Mike: on the reputation of Yalies -- there might be the opposite effect too. If most Yalies aren't serious about corporate work, it only means that the ones who end up choosing corporate firms are the rare exceptions. Not only are *they" serious about corporate work, but they have remained serious despite strong peer pressure to the opposite -- and despite a variety of other attractive options open mostly to Yale-Harvard-Stanford grads.

Christine: I've heard complaints that Yale graduates know nothing about the law, but, judging by Yale's business law faculty, I would think this critique can't apply to corporate grads. The Yale folks neither write nor teach Inter-Subjective Deconstruction of Stakeholder Rights. They do real hard-core business law.

6. Posted by Dave! on September 20, 2005 @ 21:55 | Permalink

"I would suggest a matrix with this data..."

That would be a different ranking. A useful one, certainly, but not the same at all--and just as useless to some people.

A ranking system with no bias is a bit of a pipe dream, isn't it? So why not have rankings which are completely up-front about their bias? This would allow the person looking for a ranking system that best fits their personal preferences/goals to have some useful comparison.

7. Posted by William Henderson on September 20, 2005 @ 22:20 | Permalink

The sample of the "Top 50" firms based on the NLJ 250 is not a good one for making comparisons between law schools. The NLJ 250 is based on the total number of lawyers. The Am Law 200 is based on gross revenues. Neither criteria is particularly relevant to a law school graduate with options--e.g., a Yale or Harvard grad.

Many highly prestigious and profitable law firms would not make the top 50 of the NLJ 250--e.g., Cravath and Wachtell don't make the cut.

In our recent article on the market for high LSAT students (see SSRN if you are interested), Andy Morriss and I collected data on on-campus interview activity by all Am Law 200 firms. It was remarkable how much OCI activity was driven by geography at the expense of US News rank. Second and Third tier schools in big markets routinely got more visits from Big Law firms than higher ranked schools in remote locations. Of course, the interview cutoffs may be adjusted for the lower ranked schools, but at least the firms are showing up.

8. Posted by Plainsman on September 21, 2005 @ 14:25 | Permalink

Mr. Henderson is right. I don't think the NLJ ranking of law schools is especially useful even on its own terms, because the underlying data set, the "NLJ Top 50 firms," is simply a ranking of law firms by number of lawyers.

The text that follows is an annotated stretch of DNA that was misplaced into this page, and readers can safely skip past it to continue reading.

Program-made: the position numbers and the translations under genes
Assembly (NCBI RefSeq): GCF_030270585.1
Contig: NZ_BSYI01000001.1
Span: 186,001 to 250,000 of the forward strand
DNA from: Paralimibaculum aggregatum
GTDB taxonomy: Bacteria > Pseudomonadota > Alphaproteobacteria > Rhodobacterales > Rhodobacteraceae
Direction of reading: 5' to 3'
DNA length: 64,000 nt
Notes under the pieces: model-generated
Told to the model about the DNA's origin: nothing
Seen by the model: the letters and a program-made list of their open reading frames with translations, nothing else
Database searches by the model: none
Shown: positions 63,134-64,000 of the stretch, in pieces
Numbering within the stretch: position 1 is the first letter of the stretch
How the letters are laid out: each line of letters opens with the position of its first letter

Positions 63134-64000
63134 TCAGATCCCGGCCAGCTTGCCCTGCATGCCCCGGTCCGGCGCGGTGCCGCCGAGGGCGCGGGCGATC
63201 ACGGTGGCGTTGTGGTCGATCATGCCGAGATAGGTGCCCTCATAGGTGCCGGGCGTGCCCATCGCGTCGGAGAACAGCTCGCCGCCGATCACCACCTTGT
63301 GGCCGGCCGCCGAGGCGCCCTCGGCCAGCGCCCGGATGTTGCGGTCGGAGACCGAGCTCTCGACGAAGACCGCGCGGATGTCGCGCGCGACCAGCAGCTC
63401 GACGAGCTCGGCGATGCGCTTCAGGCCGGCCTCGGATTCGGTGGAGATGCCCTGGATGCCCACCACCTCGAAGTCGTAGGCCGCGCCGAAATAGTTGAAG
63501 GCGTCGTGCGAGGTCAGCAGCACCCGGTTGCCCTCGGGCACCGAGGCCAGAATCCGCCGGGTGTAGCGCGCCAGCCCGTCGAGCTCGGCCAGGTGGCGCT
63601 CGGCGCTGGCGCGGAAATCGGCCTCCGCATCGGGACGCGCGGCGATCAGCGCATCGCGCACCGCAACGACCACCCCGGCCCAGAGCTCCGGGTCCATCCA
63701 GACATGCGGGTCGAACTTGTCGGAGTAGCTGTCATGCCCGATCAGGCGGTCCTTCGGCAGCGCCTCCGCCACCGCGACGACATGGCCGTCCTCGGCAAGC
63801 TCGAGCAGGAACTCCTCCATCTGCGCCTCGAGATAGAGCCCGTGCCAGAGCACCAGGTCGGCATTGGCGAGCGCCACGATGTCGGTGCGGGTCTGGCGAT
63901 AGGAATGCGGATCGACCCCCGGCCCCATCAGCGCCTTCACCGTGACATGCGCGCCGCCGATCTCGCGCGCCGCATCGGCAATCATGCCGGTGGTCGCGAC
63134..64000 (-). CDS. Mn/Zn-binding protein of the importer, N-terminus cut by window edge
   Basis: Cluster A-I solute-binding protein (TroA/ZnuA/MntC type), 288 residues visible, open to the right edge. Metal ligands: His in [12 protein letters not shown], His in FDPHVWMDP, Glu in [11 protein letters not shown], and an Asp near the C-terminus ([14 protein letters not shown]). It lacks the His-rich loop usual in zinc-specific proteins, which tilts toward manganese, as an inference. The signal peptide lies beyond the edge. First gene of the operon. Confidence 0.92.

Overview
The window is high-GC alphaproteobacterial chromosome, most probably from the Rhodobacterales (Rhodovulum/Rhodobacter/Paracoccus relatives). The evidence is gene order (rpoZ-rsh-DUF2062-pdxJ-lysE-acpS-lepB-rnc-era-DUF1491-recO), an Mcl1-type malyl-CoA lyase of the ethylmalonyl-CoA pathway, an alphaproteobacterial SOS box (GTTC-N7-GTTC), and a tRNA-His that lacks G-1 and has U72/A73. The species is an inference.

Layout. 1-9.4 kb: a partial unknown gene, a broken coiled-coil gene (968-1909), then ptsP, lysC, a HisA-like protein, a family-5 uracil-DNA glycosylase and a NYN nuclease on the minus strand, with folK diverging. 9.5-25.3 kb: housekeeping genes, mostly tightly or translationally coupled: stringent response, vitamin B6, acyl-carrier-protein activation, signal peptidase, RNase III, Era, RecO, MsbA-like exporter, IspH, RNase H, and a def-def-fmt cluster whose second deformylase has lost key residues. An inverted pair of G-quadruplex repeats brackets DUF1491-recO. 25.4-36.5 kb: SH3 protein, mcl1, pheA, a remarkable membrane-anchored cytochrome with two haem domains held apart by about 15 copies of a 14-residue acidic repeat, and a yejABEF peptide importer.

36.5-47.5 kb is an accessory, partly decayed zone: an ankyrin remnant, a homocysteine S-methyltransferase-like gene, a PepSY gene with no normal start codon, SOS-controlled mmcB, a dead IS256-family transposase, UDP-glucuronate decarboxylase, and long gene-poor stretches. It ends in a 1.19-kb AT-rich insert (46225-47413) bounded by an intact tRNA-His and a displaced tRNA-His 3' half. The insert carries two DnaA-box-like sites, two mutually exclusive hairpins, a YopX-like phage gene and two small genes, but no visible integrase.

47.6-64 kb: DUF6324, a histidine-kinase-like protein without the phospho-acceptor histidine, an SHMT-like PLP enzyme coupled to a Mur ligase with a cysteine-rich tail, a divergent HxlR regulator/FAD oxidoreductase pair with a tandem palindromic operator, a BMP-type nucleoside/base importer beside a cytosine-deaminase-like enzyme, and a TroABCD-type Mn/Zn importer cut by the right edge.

All the rankings-mania and credential snobbery in law makes a lot of people itch, and fair enough. But if we are going to do it, we should do it right. It would be much more helpful to students to compile a ranking of law schools by placement at, say, Vault's Top 50 law firms, which are ranked by prestige, not raw number of lawyers.

Heaven knows prestige is a problematic concept of its own, but it is at least an attempted measure of quality -- as is revenues per lawyer, which would also be a much better basis than NLJ's list. Presumably what students care about is working for top firms (many of which are big), not working at big firms for bigness's sake.

Vault's list overlaps with NLJ's, but there are major differences. In my experience, Vault's Top 50 is quite a bit more representative of the desirability (and selectivity) of law firms among students at highly ranked law schools.

Sought-after firms that are not even included in NLJ's Top 50 include all of the conventional "top 3" DC firms (Williams & Connolly, Covington & Burling, Wilmer Cutler). In NYC, neither Cravath (!) nor Wachtell (!), is represented. Nor is traditional #1 Boston firm Ropes & Gray. In LA, Irell & Manella and Munger Tolles & Olsen are missing. Etc., etc.

For what it's worth, there are scads of Yale/Harvard/Stanford grads at all of these firms, who therefore are not at the "NLJ Top 50" firms, which fact we may see reflected in the NLJ school rankings.

9. Posted by Plainsman on September 21, 2005 @ 16:08 | Permalink

Or rather, Prof. Henderson.

10. Posted by William Henderson on September 21, 2005 @ 21:27 | Permalink

Plainsman adds some good observations. Re Vault, I was surprised to find that their prestige rankings are the result of surveys to ~9,000 Big Law lawyers, which are distributed electronically by the firms themselves (who no doubt like making the list). So these numbers are no joke. They reflect market perceptions.